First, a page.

Majority Leader Eric Cantor, R-Va., said on the House floor prior to the vote: "This bill is designed to give people a hand when they need it most, and most people don't choose to be on food stamps. Most people want a job. ... They want what we want." So, Rep. Cantor thinks that people who want a job don’t want to eat, and he’s happy to help.

Perhaps the trophy for hypocrisy should go to Rep. Steven Fincher, R-Tenn., who received $3.5 million over eight years in farm subsidies, yet thought it proper to cut food stamps for the poor. He said: “The role of citizens, of Christians, of humanity is to take care of each other, but not for Washington to steal from those in the country and give to others in the country.” Oh, my.

So, how much are the poor getting in food stamps? Currently, the amount paid to recipients is $133 per month — that’s $4.43 a day. No one I know wants to try this diet. The Congressional Budget Office says that 3.8 million Americans now receiving food stamps will no longer be eligible as a result of these cuts.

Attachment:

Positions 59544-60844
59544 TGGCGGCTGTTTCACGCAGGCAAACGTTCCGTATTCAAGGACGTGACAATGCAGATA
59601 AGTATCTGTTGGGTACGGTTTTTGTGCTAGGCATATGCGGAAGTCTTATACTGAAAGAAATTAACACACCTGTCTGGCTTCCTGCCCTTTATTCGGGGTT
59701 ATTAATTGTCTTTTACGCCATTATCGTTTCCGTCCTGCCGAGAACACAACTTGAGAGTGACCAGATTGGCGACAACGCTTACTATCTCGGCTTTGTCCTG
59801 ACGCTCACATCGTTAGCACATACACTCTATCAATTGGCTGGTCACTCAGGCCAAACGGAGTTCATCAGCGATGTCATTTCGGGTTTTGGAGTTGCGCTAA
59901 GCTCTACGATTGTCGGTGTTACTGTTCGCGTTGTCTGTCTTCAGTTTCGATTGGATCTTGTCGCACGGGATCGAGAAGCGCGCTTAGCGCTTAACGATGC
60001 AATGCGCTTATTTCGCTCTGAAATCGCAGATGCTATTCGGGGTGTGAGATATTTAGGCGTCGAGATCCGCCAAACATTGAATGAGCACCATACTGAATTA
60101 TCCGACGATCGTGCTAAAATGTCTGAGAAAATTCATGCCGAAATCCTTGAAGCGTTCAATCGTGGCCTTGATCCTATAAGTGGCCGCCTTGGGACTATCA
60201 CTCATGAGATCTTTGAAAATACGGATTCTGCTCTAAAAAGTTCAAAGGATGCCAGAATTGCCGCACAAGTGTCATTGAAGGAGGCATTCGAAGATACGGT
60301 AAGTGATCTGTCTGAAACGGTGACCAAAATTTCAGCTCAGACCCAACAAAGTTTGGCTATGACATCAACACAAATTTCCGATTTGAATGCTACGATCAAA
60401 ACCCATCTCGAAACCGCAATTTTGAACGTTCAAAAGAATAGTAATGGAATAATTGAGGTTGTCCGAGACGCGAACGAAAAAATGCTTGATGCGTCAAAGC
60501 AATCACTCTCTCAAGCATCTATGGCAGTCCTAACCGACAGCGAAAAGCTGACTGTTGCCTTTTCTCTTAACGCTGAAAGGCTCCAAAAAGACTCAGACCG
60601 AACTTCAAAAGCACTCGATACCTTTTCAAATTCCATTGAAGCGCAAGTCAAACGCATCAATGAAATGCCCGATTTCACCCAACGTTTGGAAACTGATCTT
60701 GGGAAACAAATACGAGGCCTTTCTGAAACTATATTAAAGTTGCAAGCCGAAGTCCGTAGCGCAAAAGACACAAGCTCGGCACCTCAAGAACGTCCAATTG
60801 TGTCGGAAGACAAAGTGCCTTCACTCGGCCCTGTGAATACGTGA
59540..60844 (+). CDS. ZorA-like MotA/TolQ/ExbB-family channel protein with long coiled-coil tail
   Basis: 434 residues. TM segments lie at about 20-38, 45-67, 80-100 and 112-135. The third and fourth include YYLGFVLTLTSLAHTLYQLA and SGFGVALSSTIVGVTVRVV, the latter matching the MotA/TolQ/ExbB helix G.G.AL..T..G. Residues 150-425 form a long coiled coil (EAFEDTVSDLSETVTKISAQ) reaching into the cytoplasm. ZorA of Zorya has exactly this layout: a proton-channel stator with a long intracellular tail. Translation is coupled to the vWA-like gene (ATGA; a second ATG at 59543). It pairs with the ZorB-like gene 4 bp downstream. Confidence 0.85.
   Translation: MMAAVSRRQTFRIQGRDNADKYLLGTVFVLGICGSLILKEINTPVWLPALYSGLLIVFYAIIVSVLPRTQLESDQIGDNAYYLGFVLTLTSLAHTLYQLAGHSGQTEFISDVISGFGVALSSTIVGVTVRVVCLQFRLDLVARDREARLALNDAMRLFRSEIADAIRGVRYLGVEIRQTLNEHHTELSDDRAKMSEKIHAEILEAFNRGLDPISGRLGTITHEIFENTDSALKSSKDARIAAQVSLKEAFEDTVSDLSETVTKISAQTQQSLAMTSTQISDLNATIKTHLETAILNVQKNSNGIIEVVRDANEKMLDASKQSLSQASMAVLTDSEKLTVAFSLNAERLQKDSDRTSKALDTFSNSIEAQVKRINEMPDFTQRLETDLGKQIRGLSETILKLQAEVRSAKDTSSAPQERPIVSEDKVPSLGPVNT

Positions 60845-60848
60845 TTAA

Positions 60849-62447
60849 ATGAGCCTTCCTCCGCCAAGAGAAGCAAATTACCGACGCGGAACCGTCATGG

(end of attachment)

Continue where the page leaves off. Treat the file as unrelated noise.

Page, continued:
Lest anyone think that hunger is a far-away condition, 37 percent of Grand Haven students are eligible for free or reduced lunches. That’s 2,257 children who may need assistance in getting the bare necessities right here in our fair city. We justify feeding schoolchildren because hunger cripples one’s ability to learn.

Who are these food stamp recipients? Well, 83 percent of all food stamp benefits go to households that include a child, an elderly person or a disabled person. And 91 percent of food stamps go to households living at or below the poverty level ($14,648 for a family of three).

We are faced with a question: Should we forget this vote by Rep. Huizenga because he belongs to our party or because hunger is not an issue we personally face? I hope not. I hope we are willing to say that what is taught on Sundays is good for every other day, that it’s not OK to cut assistance programs during a prolonged economic drought that has taken jobs and a living wage away from the middle and lower classes.